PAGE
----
Pauli's graduating class at Howard University School of Law. Pauli is circled.
Pauli’s graduating class at Howard University School of Law. Pauli is circled.

In 1946, Pauli was hired as California’s first African-American deputy attorney general.  In 1950, Pauli wrote “States’ Laws on Race and Color,” a collection and critique of state segregation laws across the United States.  NAACP chief counsel (and later U.S. Supreme Court Justice) Thurgood Marshall called the book the “bible of the civil rights movement.”  Pauli’s work formed the basis for Marshall’s argument before the United States Supreme Court in Brown v. Board of Education, 347 U.S. 483 (1954), a decision which fulfilled the terms of a bet Pauli made with her law professor during her years at Howard Law – that Plessy v. Ferguson, 163 U.S. 537 (1896), would be overturned within twenty-five years.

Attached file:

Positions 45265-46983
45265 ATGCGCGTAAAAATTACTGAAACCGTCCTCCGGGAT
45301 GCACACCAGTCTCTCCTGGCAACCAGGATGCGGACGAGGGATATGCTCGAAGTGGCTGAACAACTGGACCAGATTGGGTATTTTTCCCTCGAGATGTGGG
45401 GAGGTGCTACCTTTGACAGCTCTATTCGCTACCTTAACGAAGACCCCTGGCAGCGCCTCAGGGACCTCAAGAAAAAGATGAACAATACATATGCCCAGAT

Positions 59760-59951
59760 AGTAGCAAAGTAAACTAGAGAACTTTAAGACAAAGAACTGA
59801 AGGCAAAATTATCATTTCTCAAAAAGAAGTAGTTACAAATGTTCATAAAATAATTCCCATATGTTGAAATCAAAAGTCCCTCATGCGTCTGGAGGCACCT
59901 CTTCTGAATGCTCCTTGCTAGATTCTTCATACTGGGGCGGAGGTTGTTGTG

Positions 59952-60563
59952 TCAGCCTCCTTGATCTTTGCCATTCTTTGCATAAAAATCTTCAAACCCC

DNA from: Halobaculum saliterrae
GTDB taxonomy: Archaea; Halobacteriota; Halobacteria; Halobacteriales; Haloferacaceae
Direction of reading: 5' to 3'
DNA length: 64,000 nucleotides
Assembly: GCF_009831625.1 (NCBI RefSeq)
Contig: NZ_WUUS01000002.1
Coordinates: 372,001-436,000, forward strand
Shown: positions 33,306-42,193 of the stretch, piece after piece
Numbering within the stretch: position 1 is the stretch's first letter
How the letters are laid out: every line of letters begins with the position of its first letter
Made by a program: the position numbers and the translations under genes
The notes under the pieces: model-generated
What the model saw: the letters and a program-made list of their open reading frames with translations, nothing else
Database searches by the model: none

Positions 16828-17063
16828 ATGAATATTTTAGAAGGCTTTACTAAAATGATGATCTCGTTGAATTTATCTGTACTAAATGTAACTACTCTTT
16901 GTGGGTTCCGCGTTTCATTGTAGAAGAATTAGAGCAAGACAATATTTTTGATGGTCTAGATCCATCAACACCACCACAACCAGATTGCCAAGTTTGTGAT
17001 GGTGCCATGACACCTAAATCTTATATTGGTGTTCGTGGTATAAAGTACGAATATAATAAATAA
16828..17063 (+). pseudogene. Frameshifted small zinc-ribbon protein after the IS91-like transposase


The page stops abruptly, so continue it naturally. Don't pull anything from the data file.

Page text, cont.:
In 1956, Pauli published her biography, “Proud Shoes: The Story of an American Family.”  Soon thereafter, she began working for the firm Paul, Weiss, Rifkin, Wharton, and Garrison, where she met Office Manager Irene “Rene” Barlow, who would become her lifelong partner.  During her time with Paul, Weiss, Rifkin, Wharton and Garrison, Pauli crossed paths with another future U.S. Supreme Court Justice, Ruth Bader Ginsburg, who interned for the firm.  In 1960, Pauli briefly left the United States to teach law in Ghana.  Upon her return, Pauli enrolled in Yale Law School, where she became the first African-American to earn a Doctor of Juridical Sciences degree.


Pauli at the release of her book, "Proud Shoes"
Pauli at the release of her book, “Proud Shoes”